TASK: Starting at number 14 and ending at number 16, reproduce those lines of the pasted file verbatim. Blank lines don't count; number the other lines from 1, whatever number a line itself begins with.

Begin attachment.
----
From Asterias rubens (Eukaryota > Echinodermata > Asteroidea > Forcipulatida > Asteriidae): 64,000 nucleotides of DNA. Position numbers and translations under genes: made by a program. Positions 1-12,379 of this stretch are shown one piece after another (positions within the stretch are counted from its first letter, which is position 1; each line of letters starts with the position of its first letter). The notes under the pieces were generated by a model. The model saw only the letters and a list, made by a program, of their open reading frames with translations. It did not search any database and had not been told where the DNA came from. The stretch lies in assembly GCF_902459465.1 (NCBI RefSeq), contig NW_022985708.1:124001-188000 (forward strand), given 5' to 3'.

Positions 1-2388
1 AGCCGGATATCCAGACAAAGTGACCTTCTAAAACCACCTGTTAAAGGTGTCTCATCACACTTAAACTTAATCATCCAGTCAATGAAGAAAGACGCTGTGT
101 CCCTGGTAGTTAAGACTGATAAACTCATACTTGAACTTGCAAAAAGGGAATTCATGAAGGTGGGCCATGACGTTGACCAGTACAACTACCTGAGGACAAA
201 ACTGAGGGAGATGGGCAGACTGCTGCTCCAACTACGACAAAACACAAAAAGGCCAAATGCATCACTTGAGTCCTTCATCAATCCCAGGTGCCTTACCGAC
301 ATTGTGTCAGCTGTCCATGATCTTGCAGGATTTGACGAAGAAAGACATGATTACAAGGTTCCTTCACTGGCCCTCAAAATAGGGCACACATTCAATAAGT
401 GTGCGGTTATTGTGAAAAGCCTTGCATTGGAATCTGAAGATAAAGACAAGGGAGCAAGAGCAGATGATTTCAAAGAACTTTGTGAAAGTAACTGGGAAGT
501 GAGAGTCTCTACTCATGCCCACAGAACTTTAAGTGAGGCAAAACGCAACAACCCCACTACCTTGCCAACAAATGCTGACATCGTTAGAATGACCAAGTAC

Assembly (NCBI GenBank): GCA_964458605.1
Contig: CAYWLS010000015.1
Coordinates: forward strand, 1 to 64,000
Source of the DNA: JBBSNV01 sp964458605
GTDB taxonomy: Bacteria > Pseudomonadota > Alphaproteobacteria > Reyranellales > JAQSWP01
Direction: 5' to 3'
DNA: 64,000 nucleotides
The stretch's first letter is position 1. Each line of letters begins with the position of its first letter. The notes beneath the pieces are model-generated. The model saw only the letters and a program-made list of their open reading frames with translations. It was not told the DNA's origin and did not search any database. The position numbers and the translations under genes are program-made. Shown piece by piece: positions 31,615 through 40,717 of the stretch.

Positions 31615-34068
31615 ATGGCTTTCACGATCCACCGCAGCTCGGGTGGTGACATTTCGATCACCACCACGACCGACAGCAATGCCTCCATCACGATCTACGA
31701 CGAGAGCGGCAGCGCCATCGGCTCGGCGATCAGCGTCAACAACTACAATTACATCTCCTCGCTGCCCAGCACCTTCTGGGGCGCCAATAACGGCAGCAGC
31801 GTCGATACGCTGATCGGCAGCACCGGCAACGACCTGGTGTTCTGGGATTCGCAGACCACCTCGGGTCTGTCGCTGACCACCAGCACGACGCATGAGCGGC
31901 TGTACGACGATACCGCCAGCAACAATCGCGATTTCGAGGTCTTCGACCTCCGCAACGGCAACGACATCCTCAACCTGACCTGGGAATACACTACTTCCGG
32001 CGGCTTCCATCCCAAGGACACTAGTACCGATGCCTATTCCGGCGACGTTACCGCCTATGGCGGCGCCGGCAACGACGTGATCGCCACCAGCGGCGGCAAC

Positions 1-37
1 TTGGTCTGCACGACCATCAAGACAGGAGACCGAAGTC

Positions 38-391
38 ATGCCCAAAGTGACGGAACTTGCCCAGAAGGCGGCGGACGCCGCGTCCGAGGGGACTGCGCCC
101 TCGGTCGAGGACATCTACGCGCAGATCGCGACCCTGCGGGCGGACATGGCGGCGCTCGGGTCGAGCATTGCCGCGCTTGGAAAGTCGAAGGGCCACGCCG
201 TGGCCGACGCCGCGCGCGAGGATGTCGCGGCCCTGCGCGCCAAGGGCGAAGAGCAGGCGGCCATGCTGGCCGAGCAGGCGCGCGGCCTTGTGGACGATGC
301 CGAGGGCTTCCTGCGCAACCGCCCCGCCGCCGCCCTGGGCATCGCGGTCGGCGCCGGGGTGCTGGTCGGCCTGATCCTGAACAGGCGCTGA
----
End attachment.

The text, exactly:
Direction: 5' to 3'
DNA: 64,000 nucleotides
The stretch's first letter is position 1. Each line of letters begins with the position of its first letter. The notes beneath the pieces are model-generated. The model saw only the letters and a program-made list of their open reading frames with translations. It was not told the DNA's origin and did not search any database. The position numbers and the translations under genes are program-made. Shown piece by piece: positions 31,615 through 40,717 of the stretch.